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I would assume from the data structure that the arrays might be intended to contain more than one value, although that has not been demonstrated in the code of the question.

My approach, keeping with the spirit of the push as I perceive it, is below. It's less ugly than what I thought it would be:

for my $row ( @hash{ @cols }) { push @$row, shift @values }

I also thought about an approach that does avoid the loop, but my solutions only shuffles the loop around, and doing weirdo aliasing tricks through @_ did not lead to a good solution for me - it seems that array-assigning to the aliased @_ does not do individual assignment to the slots:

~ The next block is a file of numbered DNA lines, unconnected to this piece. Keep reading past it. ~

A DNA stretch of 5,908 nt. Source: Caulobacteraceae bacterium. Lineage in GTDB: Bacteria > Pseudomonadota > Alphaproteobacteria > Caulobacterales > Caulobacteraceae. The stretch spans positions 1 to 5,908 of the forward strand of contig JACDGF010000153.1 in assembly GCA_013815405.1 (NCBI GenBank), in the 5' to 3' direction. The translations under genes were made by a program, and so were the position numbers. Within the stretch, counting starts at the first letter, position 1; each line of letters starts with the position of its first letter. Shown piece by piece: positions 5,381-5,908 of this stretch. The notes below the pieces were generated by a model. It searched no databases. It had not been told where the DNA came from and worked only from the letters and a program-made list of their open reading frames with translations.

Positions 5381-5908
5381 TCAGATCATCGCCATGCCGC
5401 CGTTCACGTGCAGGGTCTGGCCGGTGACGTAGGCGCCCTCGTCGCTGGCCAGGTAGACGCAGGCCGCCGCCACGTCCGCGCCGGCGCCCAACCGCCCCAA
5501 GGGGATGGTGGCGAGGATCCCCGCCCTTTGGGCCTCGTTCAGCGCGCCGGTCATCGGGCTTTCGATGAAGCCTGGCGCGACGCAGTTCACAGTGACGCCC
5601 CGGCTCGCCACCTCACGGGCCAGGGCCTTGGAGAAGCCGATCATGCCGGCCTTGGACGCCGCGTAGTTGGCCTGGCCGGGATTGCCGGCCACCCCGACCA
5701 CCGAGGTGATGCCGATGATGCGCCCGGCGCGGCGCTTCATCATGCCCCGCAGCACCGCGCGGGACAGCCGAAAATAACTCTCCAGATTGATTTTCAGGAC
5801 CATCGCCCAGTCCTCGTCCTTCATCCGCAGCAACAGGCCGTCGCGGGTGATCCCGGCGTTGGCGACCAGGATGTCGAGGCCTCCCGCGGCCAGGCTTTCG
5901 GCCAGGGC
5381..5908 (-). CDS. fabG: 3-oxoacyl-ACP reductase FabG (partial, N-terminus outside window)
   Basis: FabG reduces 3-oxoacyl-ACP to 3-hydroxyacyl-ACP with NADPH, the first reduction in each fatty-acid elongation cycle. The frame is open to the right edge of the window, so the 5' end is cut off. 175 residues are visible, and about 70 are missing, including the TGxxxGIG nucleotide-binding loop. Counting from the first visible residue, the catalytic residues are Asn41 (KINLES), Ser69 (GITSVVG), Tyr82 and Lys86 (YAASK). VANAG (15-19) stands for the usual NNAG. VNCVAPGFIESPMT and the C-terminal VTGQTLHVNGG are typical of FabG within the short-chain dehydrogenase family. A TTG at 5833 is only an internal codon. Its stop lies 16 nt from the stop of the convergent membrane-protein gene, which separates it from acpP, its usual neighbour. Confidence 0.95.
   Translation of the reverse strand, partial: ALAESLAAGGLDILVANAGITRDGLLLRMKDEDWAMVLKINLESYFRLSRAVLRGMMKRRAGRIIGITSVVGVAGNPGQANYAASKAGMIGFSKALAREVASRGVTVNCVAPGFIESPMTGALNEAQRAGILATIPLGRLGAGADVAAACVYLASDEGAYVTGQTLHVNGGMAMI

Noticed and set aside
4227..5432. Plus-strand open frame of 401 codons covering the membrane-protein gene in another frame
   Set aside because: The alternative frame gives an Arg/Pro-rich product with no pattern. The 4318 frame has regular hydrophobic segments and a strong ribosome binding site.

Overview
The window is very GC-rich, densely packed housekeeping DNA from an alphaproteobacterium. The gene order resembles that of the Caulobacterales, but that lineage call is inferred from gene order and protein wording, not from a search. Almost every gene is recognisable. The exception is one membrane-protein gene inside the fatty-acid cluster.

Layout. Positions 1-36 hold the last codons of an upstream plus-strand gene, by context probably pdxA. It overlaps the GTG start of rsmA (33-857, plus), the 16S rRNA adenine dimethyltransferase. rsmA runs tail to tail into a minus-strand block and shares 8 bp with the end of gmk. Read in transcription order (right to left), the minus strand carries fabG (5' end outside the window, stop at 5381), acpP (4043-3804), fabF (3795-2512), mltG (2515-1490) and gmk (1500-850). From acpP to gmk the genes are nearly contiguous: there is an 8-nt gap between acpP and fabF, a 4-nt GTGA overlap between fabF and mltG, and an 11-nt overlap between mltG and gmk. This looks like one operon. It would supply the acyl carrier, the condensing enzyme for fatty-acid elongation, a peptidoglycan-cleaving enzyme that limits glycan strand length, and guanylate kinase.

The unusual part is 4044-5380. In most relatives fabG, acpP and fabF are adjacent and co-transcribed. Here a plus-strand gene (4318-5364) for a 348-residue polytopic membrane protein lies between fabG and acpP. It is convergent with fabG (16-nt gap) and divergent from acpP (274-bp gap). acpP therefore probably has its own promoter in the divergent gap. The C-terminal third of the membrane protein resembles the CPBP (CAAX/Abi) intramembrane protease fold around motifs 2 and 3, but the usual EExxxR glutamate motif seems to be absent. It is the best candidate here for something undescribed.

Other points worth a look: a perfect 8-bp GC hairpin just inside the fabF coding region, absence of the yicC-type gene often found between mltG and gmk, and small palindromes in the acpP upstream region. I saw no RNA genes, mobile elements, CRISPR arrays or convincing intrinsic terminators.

sub alias { \@_ }; { my %hash; my @cols = qw(min max sum); my @values = qw(1 3 4); @{ alias map { $_->[ 0+ @$_ ] } @hash{ @cols } }= @values; print Dumper \%hash; }

Avoiding the magic aliasing and passing around references does not really improve the situation, even though it works.

{ my %hash; my @cols = qw(min max sum); my @values = qw(1 3 4); for( map { \$_->[ 0+@$_ ] } @hash{ @cols } ) { $$_= shift @values; }; print Dumper \%hash; }

In reply to Re^2: Creating hash of arrays (in a faster way) by Corion
in thread Creating hash of arrays (in a faster way) by Anonymous Monk

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